Here at the PCPC, we’re all about your health. Not in the personal training way, but in the built environment way. That’s why we’re going to end the week – or at least some weeks – with Fitness Fridays! This is our chance to highlight physical activity, recreation, healthy food opportunities brought to you by the current and evolving landscape of Philadelphia. So without further ado and with a nod to the upcoming University/Southwest District Plan, in today’s Fitness Friday, we bring you:
“The Old Dusty”
North 46th Street in the University/Southwest District
That ginormous swath of pavement is the unit block of North 46th Street, affectionately known locally as “The Old Dusty”. Why you may ask, well, because the lack of buildings that meet the street plus luxuriously wide lanes equals the perfect ground for a windswept mess of streetscape. You wouldn’t be surprised to see tumbleweeds or their Philly cousin, the tumbleweave, slowly ambling from the Aldi to Haverford Avenue when you disembark from the El at the 46th Street Station. There are 49 feet of roadway from curb to curb and all that is contained within are two parking lanes and two very wide driving lanes. We can do better with this location as it is surrounded by institutions, it’s very transit accessible, and underneath lies the diverted Mill Creek. READ MORE
On Thank Goodness Thursdays, we like to revisit previous plans and projects and consider just how lucky Philadelphia is that they did or didn’t happen. This week we are very thankful for our Victorian park planners and citizens who had the civic dream to preserve the Wissahickon gorge. We are recognizing the park’s century and half of public service and public benefit as we await the PA Senate vote on House Bill 2224, that puts parks at risk of being sold for short-term financial gain.
The steep river gorge is about seven miles long and 1,400 acres, including more than 50 miles of the best hiking trails in Philadelphia, the only red covered bridge in any major city, and prime viewing of the Pennsylvania Piedmont’s own Wissahickon Schist (say that 10 times fast). It was acquired by Fairmount Park in 1868 following a mixed-use past.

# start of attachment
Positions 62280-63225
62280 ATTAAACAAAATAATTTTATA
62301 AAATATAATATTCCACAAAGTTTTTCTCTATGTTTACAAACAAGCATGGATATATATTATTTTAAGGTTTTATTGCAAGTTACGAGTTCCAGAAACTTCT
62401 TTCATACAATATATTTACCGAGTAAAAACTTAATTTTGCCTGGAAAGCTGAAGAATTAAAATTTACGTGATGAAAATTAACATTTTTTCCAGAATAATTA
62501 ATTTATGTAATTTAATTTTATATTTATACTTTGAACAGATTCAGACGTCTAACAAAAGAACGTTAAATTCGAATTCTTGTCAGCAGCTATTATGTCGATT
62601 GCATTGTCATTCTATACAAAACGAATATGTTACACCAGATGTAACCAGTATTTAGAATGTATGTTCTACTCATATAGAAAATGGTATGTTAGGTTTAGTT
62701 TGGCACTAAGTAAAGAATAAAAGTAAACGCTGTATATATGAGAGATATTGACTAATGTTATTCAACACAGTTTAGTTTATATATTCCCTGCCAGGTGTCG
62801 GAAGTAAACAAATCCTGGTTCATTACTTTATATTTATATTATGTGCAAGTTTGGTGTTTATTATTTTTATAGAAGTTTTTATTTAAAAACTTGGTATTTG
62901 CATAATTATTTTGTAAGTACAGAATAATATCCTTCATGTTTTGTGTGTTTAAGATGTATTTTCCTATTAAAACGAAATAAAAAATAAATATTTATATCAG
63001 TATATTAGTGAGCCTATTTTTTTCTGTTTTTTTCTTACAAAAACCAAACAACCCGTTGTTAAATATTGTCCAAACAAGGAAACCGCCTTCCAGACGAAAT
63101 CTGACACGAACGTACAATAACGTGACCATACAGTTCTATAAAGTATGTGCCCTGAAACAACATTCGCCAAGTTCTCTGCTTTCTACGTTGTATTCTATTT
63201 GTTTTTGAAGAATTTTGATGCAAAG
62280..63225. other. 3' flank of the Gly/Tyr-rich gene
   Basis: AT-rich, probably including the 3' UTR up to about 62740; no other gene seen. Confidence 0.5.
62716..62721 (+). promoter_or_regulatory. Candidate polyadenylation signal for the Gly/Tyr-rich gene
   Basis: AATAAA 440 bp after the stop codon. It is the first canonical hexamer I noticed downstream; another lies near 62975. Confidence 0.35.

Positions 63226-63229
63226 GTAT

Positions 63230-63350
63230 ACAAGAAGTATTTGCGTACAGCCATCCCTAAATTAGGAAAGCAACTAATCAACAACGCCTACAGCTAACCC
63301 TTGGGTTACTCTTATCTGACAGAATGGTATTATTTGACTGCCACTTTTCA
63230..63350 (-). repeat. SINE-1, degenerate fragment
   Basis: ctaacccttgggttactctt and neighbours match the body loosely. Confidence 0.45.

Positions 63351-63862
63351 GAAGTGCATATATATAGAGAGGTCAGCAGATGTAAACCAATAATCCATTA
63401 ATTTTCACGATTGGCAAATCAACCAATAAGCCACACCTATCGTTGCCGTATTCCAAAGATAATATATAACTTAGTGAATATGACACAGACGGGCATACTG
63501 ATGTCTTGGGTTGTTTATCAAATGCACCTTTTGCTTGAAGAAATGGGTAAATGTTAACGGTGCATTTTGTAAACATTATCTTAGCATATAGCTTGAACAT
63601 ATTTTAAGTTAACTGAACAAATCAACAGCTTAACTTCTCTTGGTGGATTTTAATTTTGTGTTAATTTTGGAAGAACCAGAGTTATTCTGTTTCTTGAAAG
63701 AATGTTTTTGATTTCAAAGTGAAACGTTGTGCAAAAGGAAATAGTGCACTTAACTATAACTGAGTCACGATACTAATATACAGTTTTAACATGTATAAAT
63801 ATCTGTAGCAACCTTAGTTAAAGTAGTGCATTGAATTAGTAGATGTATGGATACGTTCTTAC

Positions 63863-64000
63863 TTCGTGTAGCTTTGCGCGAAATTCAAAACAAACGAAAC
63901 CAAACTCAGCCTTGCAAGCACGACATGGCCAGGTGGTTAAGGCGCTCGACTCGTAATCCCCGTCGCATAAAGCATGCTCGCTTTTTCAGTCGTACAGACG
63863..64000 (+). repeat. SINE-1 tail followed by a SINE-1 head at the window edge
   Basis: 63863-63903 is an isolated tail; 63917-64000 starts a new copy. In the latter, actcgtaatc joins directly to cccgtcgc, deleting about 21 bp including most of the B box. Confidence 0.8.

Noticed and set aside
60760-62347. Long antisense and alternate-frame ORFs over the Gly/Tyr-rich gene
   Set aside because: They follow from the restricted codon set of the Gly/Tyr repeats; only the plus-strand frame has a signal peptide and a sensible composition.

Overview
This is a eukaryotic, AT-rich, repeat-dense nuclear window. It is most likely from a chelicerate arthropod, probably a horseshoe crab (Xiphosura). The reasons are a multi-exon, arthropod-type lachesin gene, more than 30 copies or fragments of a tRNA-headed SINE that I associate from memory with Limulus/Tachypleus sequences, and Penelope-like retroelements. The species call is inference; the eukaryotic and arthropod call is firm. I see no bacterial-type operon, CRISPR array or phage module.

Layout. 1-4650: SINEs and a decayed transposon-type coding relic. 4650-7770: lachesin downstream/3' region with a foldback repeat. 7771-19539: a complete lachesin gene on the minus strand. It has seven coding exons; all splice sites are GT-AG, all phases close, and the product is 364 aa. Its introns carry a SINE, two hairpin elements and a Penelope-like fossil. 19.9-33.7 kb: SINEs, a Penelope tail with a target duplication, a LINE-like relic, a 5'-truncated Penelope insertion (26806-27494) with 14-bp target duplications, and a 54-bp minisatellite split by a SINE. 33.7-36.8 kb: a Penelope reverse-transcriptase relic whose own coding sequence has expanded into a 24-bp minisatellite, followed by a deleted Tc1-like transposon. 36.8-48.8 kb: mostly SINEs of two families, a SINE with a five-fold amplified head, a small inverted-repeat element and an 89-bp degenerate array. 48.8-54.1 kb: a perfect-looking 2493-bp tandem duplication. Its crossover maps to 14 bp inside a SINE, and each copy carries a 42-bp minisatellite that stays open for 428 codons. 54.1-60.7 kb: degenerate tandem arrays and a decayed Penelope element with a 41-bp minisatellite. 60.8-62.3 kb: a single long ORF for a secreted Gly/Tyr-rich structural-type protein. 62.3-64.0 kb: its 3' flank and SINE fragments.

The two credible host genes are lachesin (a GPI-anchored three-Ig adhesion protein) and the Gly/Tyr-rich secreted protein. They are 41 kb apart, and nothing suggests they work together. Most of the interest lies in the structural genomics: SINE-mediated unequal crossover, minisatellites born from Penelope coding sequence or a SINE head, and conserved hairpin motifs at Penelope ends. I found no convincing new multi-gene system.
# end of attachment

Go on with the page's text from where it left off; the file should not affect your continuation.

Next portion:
“On the Wissahickon at Red Bridge” – view of Thomas Mill Road Bridge, c. 1880s. Only remaining covered bridge in the Wissahickon, built 1737. (Courtesy Fairmount Park Commission Archives).
Remember that baby in the lower right from that Dinosaurs show on ABC? “NOT DA MAMA!”
In this edition of City Planimals, we’re sharing a rendering from the Lower South District Plan that did not make the final cut. Our original recommendation for FDR Park was to transform it into a dinosaur wonderland a la Jurassic Park. This peerless attraction would give Philadelphia bragging rights for being the only city where humans would be able to mingle with genetically engineered dinosaurs while enjoying a cocktail on the porch of the renovated boathouse or riding a paddleboat in the lake. Alas, the public shot this idea down during one of our public meetings. Parks & Rec also had concerns about liability issues (I guess they saw the movie). Oh well…looks like we’ll have to settle for Six Flags over the Lower Schuylkill.
(Special thanks to jeffgoldblumdoesstuff.com)
With approximately 52 minutes left until happy hour, there’s still ample time to discuss your physical health and well-being, things that can be greatly affected by your environment! Today we look north – to the Bronx, specifically – to see what other cities are doing to build more health-supportive built environments.
At NYC’s first adult playground, people can live out their Olympics fantasies on equipment that includes parallel and high bars.
Often ahead of the curve, New York City is starting to roll out adult playgrounds, which are pretty much exactly what they sound like. The idea is to create what are essentially outdoor gyms to encourage physical activity in people of all ages.
Do you all read Hidden City? Because you really should. Our new blog followers with a love for planning will be particularly interested to see all the great pieces they’re featuring this week about the Lower Northeast District Plan and the projects it recommends.
1) Nathaniel Popkin sets the tone with his haunting prose
2) Elizabeth Schlingmann gets into proposed zoning changes along Castor Avenue
3) Ariel Diliberto describes how PCPC staff are working with other agencies to bring a Frankford Creek Greenway closer to reality
We’re glad to see so much attention being paid to the Lower Northeast District, or as we like to call her around the office to save time, LNE (this is prononced Lonny, like Johnny, but with an “L”). Such abbreviations are necessary in government to get through meetings in less than four hours. To wit:
Planner 1: Did you see the FAQ in the RFP that DRWC released? They did a great job explaining how the selected developer will need to work with the RCO during CDR. Planner 2: Totally, they did a great job! (Note: this did not actually happen! Just an example!).
But we digress. Read up on LNE, and look for the draft plan release next Tuesday.